OR/CA - Commentary: What a Long, Strange Trip to Kill Four Dams
Four dams on the Klamath River in northern California and southern Oregon will be removed this summer. For stakeholders, it’s been a long, strange trip to reach this point in the dams’ history.
Finally, after a 50-year effort, four massive dams on the Klamath River in northern California and Oregon will start coming down this July.
For the Yurok, Karuk, Hoopa, Shasta, and Klamath tribes living along this river since time immemorial, there’s much to celebrate. They have long fought for the lives of the salmon that are harmed by these dams, and for their right to fish for them.
Even PacifiCorp, which marketed the electricity of the four hydroelectric-producing dams, will also have something to cheer about. PacifiCorp, which is owned by billionaire Warren Buffett, won’t have pricey fish ladders to install and its share of the cost of dam removal has been passed to ratepayers in both states.
Environmentalists are also hailing this latest victory for river-renewal, based on the Electric Consumers Protection Act of 1986. The law ordered operators of most federal dams to provide passages for fish so they could swim upstream to spawn.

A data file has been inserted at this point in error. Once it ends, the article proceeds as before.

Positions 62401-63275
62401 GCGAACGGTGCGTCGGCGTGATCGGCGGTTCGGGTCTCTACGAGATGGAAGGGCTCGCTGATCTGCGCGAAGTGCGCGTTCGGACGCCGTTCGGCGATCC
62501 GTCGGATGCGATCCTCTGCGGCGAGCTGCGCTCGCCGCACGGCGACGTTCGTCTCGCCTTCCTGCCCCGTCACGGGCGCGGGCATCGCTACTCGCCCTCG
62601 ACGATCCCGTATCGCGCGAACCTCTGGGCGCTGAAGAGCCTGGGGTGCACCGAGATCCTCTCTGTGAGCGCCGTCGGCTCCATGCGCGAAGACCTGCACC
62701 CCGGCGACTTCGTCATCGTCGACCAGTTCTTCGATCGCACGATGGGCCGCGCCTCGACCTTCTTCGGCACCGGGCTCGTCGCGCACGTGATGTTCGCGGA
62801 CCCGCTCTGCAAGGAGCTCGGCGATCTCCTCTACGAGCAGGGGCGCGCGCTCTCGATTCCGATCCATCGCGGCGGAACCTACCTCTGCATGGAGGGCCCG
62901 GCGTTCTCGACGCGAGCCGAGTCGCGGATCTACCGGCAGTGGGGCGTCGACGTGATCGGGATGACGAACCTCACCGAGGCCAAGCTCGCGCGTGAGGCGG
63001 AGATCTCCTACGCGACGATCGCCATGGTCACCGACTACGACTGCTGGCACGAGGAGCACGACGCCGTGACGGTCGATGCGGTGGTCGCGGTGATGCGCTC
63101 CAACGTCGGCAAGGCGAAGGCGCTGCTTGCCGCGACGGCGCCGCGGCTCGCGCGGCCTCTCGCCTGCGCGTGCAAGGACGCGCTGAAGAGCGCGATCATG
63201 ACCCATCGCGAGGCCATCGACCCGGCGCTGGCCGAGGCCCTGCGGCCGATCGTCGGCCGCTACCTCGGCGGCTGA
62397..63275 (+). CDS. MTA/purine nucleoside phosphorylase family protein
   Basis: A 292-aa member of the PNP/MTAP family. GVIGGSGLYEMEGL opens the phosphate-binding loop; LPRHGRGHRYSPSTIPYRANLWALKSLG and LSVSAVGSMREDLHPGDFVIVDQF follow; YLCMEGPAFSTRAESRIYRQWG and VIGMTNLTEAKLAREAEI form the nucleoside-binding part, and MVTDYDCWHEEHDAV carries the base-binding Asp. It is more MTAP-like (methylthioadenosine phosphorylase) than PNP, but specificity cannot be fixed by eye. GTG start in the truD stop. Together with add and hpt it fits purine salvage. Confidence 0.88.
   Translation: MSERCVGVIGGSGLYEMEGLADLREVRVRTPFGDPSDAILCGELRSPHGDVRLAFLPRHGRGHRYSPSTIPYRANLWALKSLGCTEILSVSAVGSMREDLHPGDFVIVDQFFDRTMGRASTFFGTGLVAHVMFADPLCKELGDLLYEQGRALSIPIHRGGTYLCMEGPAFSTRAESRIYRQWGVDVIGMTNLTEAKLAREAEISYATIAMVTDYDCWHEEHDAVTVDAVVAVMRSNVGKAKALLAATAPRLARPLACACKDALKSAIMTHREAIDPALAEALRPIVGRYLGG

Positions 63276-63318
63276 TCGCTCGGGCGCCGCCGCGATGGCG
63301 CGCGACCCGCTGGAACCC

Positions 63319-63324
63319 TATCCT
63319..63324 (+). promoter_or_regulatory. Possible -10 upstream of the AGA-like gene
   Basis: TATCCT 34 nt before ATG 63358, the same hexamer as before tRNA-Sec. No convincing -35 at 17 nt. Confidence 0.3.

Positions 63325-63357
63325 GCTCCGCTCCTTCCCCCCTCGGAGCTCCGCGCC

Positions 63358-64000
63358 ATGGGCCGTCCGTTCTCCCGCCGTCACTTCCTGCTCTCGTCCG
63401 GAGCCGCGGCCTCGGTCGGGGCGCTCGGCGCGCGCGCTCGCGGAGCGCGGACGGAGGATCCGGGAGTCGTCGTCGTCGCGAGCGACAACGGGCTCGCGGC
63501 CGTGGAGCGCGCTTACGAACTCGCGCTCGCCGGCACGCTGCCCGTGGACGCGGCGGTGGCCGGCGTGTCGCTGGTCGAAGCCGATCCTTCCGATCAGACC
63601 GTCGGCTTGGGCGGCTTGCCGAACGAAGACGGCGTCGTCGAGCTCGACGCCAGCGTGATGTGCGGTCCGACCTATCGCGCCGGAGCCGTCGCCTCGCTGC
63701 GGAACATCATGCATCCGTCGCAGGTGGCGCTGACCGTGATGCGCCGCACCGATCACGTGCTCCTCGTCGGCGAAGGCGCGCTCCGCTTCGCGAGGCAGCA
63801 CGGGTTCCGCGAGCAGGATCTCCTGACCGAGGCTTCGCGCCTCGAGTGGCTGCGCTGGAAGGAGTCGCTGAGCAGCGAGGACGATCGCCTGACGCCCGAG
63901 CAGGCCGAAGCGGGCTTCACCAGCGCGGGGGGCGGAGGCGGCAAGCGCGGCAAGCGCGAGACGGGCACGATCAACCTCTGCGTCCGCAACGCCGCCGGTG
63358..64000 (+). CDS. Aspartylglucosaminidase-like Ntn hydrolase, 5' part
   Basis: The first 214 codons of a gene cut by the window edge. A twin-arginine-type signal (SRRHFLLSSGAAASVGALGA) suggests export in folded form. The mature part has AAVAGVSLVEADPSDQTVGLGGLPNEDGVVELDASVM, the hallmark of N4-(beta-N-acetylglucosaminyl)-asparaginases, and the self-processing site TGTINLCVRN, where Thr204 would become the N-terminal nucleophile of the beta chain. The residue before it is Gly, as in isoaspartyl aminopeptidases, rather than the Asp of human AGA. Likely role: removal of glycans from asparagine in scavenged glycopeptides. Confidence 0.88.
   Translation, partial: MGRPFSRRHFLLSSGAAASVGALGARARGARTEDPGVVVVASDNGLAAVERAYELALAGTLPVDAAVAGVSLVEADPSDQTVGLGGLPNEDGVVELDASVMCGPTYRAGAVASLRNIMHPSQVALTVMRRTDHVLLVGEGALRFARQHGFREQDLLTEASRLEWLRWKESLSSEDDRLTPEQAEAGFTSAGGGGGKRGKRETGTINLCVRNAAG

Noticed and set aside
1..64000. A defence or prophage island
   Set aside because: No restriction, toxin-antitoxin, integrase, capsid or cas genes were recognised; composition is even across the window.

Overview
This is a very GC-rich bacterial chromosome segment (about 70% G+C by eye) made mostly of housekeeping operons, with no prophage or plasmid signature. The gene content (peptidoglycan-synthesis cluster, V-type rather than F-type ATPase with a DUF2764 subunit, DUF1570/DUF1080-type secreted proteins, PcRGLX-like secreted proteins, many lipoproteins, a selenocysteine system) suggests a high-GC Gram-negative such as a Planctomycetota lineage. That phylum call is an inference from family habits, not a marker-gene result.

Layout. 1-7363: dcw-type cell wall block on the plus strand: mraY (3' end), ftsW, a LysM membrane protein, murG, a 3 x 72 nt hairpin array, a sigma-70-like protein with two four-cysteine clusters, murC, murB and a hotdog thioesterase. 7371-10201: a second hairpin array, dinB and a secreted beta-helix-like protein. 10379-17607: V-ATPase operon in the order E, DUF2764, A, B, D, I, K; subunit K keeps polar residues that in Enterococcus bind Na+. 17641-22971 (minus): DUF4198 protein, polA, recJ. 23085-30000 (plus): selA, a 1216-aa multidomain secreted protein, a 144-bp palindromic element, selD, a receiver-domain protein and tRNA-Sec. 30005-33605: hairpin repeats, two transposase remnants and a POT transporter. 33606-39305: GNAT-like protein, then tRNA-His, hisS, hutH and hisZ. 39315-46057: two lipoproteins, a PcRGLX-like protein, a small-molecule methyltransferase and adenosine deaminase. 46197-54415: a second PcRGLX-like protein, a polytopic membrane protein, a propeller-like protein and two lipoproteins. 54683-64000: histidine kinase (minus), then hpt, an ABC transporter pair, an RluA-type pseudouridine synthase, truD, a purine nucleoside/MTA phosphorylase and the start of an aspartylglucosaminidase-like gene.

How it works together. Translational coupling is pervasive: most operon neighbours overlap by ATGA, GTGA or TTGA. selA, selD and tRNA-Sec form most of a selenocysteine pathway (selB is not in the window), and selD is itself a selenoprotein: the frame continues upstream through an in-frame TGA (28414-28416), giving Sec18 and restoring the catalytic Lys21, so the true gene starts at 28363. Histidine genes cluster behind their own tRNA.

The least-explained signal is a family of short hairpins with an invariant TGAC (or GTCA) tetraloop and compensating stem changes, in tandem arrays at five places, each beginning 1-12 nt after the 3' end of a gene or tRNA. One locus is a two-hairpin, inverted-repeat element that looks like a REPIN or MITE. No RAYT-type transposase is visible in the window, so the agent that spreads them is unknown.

When the very first American dam was destroyed, in 1999, I was in Augusta, Maine, to help celebrate. After the Edwards Dam was breached, the Kennebec River ran free for the first time since the novelist Nathaniel Hawthorne walked its banks 160 years before. On the south side of the river stood residents whose ancestors worked in the mills the dam had powered. Many were crying. It reminded me that change is never easy.
For California and Oregon officials, along with farmers and others who had reached an agreement as far back in 2008, the dam removals signal that this long and emotional fight is finally over. And why has there been a settlement after all this time? A short answer is the growing reality of the West’s increasing aridity.
In 2001, yet another dry year in the upper Klamath, farmers woke up to find their headgates for irrigation water locked. It was done to preserve flows for endangered salmon, but for outraged farmers it meant their crops were ruined and they lost anywhere from $27 million to $47 million. Death threats followed, along with shootings and even a farmers’ cavalry charge.
The newly elected Bush administration reacted by making sure the farmers got their water, though this triggered one of the largest salmon die-offs in history. The Klamath Tribes were infuriated.